Singapore honours Lee with elaborate state funeral
Tens of thousands of people are expected to line a 15.4-kilometre (9.6-mile) route to bid farewell to the authoritarian leader who served as prime minister for 31 years and turned Singapore into a global financial powerhouse.
Lee died on Monday aged 91 after seven weeks in hospital for severe pneumonia.
He became Singapore’s first prime minister in 1959, when the island gained self-rule from colonial ruler Britain. Singapore became a republic in 1965 after a brief and stormy union with Malaysia.
Lee stepped down in 1990 in favour of his deputy Goh Chok Tong, who in turn was succeeded by Lee’s son, the current Prime Minister Lee Hsien Loong.
More than 415,000 people, equivalent to 12 percent of Singapore’s citizens, have filed past his coffin in an overwhelming show of sympathy never seen before in the country.
Shortly after midday, Lee’s dark brown wooden casket, draped in the red-and-white Singapore flag, will leave parliament, where his remains have been lying in state since Wednesday.
The casket will be borne in a glass case atop a gun carriage pulled by an open-topped ceremonial Land Rover for a procession that will pass by landmarks associated with the British-trained lawyer’s political career.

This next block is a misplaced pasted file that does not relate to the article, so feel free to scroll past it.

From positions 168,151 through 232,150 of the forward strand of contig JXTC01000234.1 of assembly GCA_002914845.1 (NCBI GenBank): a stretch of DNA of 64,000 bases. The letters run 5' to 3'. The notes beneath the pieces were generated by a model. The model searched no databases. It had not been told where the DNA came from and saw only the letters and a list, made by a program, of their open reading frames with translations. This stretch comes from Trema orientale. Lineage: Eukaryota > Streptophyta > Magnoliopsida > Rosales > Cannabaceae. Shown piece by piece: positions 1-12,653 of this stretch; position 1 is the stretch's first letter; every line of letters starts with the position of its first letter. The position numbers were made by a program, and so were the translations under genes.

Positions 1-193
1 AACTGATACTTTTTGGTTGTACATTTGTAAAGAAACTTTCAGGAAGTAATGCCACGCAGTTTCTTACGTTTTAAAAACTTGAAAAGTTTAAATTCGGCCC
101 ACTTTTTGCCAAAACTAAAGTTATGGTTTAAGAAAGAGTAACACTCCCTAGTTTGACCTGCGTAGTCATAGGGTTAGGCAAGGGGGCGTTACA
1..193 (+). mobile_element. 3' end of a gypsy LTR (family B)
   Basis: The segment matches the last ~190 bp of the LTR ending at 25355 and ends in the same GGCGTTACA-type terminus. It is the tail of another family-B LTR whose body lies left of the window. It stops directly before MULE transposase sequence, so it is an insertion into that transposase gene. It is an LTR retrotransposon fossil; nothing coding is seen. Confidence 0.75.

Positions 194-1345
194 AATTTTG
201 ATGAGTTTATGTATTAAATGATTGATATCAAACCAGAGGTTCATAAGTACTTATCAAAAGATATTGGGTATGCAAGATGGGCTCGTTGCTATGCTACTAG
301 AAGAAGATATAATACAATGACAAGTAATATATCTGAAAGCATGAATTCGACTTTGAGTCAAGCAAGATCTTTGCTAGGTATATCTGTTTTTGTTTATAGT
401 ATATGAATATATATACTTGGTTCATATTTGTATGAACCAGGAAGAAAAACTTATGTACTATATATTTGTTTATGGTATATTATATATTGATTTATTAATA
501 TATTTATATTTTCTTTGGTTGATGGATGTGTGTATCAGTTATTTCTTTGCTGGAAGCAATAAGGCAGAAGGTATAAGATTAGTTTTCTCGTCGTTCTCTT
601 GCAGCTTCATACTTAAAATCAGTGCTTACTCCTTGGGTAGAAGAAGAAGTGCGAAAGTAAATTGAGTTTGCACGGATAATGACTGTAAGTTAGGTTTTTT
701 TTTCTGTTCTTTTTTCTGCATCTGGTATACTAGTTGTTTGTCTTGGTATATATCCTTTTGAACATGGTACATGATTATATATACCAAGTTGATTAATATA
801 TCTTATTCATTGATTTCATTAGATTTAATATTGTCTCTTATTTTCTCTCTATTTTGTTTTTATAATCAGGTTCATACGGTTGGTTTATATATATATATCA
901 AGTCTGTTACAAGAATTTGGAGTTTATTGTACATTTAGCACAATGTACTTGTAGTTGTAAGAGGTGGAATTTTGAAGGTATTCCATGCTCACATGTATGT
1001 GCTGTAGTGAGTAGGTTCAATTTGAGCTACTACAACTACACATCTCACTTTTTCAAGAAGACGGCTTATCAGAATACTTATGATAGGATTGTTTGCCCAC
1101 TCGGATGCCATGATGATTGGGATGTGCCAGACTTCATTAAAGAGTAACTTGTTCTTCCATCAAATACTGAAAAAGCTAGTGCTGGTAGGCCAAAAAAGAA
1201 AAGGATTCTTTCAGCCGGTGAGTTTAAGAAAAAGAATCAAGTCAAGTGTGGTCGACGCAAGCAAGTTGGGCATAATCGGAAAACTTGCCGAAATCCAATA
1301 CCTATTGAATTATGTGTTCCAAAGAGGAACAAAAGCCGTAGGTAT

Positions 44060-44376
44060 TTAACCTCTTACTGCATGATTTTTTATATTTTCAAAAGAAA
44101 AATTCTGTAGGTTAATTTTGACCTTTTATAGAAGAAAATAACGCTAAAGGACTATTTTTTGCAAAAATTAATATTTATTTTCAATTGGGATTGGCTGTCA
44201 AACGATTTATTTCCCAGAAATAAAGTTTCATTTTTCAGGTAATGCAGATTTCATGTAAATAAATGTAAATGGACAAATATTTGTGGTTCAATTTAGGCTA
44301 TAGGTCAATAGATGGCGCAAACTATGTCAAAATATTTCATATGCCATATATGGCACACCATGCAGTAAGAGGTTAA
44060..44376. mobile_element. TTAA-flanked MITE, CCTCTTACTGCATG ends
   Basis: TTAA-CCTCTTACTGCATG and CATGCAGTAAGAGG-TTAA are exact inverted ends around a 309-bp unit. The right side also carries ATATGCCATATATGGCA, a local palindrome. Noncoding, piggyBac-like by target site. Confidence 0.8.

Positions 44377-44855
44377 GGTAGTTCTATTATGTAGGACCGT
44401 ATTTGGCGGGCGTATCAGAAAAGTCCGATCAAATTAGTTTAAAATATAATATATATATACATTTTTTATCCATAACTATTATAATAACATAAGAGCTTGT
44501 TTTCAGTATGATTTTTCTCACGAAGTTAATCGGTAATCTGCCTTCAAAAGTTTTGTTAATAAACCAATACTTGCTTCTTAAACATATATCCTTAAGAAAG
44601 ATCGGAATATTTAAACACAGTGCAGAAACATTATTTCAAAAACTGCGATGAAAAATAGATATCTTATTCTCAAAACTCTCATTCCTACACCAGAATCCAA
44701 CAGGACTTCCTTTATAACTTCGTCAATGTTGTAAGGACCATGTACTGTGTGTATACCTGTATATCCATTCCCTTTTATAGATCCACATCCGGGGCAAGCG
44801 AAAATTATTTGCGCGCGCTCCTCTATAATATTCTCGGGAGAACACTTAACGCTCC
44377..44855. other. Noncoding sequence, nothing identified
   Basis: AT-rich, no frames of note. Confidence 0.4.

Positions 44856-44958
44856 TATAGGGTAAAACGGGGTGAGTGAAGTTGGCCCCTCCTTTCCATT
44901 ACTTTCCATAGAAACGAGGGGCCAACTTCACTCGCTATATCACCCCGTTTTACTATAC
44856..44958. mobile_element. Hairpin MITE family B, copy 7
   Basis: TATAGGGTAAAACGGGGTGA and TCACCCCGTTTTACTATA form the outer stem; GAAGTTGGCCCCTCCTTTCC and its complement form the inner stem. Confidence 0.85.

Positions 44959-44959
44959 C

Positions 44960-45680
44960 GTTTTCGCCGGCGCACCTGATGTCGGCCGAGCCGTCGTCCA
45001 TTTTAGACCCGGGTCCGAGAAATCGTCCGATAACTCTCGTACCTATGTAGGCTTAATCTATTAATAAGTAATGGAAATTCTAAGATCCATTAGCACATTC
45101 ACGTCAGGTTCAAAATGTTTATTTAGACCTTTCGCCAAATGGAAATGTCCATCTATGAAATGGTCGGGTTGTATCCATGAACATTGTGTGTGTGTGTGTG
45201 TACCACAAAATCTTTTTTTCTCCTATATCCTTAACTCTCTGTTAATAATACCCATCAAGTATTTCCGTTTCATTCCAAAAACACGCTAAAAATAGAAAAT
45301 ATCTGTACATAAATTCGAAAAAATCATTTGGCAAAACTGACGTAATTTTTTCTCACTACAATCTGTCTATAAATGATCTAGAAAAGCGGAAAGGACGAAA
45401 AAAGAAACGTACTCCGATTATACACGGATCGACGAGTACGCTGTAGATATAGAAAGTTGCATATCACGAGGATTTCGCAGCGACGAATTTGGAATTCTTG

Lee will be given a 21-gun salute, as well as a flypast of four F-16 fighter jets from the Air Force’s aerial display team, the Black Knights.
Sirens will sound for the nation to observe a minute of silence for their former leader.
The motorcade will end at the National University of Singapore for a funeral service graced by Asia-Pacific leaders and other dignitaries, followed by a private cremation.
Former US president Bill Clinton will lead the American delegation that also includes former secretary of state Henry Kissinger, a close friend of Lee.
Japanese Prime Minister Shinzo Abe, South Korean President Park Geun-Hye, Australian Prime Minister Tony Abbott, Indian Prime Minister Narendra Modi, Indonesian President Joko Widodo, Malaysian King Sultan Abdul Halim Mu’adzam Shah and Brunei’s Sultan Hassanal Bolkiah are among the leaders attending the funeral.
Singapore’s former colonial ruler Britain will be represented by Leader of the House of Commons William Hague, who earlier served as foreign secretary.
Lee had been criticised by rights groups for sidelining his political opponents, muzzling the press and clamping down on civil liberties, but is revered for his economic achievements.
Singapore has one of the highest GDP per capita incomes in the world at $56,284 in 2014, up from a mere $516 when it gained independence.
Ninety percent of Singaporeans own their homes, thanks to a public housing scheme launched by Lee, and the country enjoys one of the lowest crime rates in the world.
Its highly paid civil service is consistently ranked among the world’s most honest.
But development has created fresh problems, topped by a rapidly ageing population, making Singapore dependent on foreigners who now make up nearly 40 percent of its 5.5 million population.